Brian Buescher has spent much of his career fighting for farmers, ranchers and ag businesses in Nebraska.
He would like to continue to do that as the state’s next attorney general.
“When I saw this job come open a couple of months ago, I decided now is my time,” the Republican candidate said during a stop in Fremont on Monday. “This is a job that I’ve been very interested in for a long time because it allows me to do what I do best, which is represent individuals in the most important industry in our state.”
Buescher grew up on a farm near Deweese and graduated from Sandy Creek High School near Fairfield before attending the University of Nebraska-Lincoln and Georgetown University Law Center. He currently leads the agribusiness litigation team at Kutak Rock LLP, the state’s largest law firm.
“I represent farmers, ranchers, other ag businesses every day,” he said. “I’ll tell you, in the last five years, what I have done a lot of is pushing back on government regulation. …
“We have a situation now where we have a very aggressive government who wants to regulate dust on feedlots, who is proposing to increase regulations of agricultural runoff, including a proposal to essentially regulate all the rain that comes from the sky no matter where it falls. That’s not an overstatement. That’s really what the EPA is talking about,” Buescher added. “We need an attorney general with my experience because I am someone who does this for a living. I have sued the federal government before.”
His background – he still plays a role in raising cattle – is unique among the other candidates, he said.
“I am the only person from rural roots in this race, and I understand issues facing the more rural parts of our state. … I think a focus of what I’m going to have to think about as attorney general involves the more rural parts of our state,” he said.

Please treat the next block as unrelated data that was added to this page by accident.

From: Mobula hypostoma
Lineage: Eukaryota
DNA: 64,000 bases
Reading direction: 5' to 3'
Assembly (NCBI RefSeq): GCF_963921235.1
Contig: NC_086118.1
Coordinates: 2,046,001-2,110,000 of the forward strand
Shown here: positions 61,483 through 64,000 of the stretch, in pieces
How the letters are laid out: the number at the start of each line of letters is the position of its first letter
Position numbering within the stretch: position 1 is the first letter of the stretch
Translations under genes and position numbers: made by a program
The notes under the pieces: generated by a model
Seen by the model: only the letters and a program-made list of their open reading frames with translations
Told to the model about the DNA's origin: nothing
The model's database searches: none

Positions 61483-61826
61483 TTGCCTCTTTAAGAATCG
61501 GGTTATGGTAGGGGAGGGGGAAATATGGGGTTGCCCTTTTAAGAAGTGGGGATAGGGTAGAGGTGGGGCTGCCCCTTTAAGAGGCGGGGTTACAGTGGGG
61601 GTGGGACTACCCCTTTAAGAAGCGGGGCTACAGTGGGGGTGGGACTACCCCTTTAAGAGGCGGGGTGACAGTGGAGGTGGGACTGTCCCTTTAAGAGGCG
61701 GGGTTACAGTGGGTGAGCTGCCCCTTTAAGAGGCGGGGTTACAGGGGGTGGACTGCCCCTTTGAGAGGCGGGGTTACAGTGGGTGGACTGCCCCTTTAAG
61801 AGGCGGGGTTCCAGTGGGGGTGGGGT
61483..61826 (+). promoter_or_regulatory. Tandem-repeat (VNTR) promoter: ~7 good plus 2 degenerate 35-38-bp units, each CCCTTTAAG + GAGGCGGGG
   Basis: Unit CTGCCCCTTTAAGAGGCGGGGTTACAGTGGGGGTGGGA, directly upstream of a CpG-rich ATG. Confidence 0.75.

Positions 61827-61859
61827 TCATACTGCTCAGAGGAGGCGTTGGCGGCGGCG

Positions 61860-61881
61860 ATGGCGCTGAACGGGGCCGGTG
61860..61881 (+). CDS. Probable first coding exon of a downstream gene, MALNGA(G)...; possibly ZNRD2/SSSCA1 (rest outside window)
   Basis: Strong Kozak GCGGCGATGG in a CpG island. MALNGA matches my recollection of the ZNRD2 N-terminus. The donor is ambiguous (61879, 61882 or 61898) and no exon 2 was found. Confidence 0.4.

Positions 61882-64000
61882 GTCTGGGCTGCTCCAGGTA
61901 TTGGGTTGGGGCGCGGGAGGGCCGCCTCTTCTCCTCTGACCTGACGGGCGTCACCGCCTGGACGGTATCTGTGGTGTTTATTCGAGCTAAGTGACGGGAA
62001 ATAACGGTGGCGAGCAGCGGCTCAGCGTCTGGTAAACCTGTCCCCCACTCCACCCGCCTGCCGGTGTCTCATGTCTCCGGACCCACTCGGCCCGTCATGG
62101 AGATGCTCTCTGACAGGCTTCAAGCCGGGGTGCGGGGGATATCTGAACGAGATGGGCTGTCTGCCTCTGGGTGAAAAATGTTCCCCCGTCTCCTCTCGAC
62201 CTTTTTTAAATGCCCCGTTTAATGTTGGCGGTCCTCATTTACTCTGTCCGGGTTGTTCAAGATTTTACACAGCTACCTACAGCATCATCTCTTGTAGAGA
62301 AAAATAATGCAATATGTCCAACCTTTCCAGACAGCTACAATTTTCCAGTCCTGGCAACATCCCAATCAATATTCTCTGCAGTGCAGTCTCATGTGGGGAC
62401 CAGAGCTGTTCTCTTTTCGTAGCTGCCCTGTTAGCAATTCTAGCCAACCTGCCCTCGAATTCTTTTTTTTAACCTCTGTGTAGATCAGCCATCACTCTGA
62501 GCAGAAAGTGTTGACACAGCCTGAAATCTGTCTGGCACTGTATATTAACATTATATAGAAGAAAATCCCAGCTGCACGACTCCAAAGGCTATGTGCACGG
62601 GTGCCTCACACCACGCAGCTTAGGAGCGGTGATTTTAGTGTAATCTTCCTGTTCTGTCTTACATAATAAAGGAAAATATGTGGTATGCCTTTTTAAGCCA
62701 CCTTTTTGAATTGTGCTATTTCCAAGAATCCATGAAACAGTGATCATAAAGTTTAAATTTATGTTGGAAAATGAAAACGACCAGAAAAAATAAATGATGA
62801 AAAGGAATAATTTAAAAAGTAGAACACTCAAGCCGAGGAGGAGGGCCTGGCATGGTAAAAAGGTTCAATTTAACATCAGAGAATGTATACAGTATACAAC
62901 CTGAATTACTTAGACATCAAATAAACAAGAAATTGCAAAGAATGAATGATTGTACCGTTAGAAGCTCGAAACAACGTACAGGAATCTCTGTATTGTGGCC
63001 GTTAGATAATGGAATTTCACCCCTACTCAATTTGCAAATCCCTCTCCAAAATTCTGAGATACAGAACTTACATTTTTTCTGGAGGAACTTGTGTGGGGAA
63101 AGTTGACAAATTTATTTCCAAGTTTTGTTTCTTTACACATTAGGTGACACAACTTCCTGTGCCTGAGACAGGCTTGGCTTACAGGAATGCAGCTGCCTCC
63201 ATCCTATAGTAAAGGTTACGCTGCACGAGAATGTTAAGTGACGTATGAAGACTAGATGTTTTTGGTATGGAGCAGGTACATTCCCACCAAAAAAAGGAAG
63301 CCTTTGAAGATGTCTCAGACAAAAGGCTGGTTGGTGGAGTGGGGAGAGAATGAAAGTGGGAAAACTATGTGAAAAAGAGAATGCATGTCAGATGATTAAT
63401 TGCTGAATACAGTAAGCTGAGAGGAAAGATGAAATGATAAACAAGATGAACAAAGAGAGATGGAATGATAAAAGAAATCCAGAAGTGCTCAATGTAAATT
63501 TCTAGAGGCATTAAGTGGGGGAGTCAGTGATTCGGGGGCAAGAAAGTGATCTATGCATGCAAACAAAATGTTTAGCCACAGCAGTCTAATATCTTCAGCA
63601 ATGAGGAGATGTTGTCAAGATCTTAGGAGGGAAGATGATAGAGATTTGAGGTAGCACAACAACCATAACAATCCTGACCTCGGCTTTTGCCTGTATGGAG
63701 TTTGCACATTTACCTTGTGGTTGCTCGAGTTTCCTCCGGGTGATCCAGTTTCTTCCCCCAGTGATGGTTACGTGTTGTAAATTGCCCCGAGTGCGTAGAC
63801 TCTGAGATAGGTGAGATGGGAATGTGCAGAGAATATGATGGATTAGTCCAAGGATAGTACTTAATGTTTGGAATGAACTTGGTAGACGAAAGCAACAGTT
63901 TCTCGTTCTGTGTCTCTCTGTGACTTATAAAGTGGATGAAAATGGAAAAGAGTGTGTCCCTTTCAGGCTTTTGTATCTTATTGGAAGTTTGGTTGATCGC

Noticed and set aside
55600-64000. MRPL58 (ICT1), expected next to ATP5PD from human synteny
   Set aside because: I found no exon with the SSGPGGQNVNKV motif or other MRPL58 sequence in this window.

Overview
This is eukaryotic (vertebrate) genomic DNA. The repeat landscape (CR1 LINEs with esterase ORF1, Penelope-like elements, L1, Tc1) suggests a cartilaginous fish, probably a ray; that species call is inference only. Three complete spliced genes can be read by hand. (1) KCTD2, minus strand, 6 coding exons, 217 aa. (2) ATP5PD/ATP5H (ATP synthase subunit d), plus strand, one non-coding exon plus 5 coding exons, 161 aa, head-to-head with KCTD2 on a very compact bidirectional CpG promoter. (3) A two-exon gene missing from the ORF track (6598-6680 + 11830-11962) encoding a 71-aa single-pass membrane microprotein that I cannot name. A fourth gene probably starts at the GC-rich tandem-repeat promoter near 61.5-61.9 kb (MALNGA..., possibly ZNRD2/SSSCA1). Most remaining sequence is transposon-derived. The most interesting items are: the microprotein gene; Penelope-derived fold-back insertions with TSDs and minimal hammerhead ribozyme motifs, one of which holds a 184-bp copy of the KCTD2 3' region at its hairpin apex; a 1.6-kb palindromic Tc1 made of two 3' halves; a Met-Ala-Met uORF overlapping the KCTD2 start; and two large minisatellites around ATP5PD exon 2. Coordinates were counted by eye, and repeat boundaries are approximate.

Buescher said he also would push for a change in Nebraska’s “good-time” law, especially for convicted of repeated violent crimes.
“We have the votes, in my view, to change the law so repeat violent offenders are not allowed any good time at all,” he said. “They should not be eligible for it. … Let’s focus on that and change that law. I’m willing to take the lead on that.”
At the same time, he would address the crowded prison system by changing how the state deals with some of its non-violent criminals.
Buescher would propose replacing some sentences for non-violent offenders with intense supervised probation. As an example, he said, it would require those convicted of drug offenses to go in for a drug test every two days. A person who failed a drug test would be sent back to prison.
“Some will say I’m being soft on crime. No I’m not, because we have less crime if we do it this way,” he said.
Before joining Kutak Rock, Buescher was a prosecutor in Douglas County. He said he would aggressively prosecute violent criminals.
Buescher faces Doug Peterson, Pete Pirsch and Mike Hilgers in the May 13 primary. The winner will face either Janet Stewart of Fremont or Allan Eurek, who are seeking the Democratic nomination, in the Nov. 4 general election.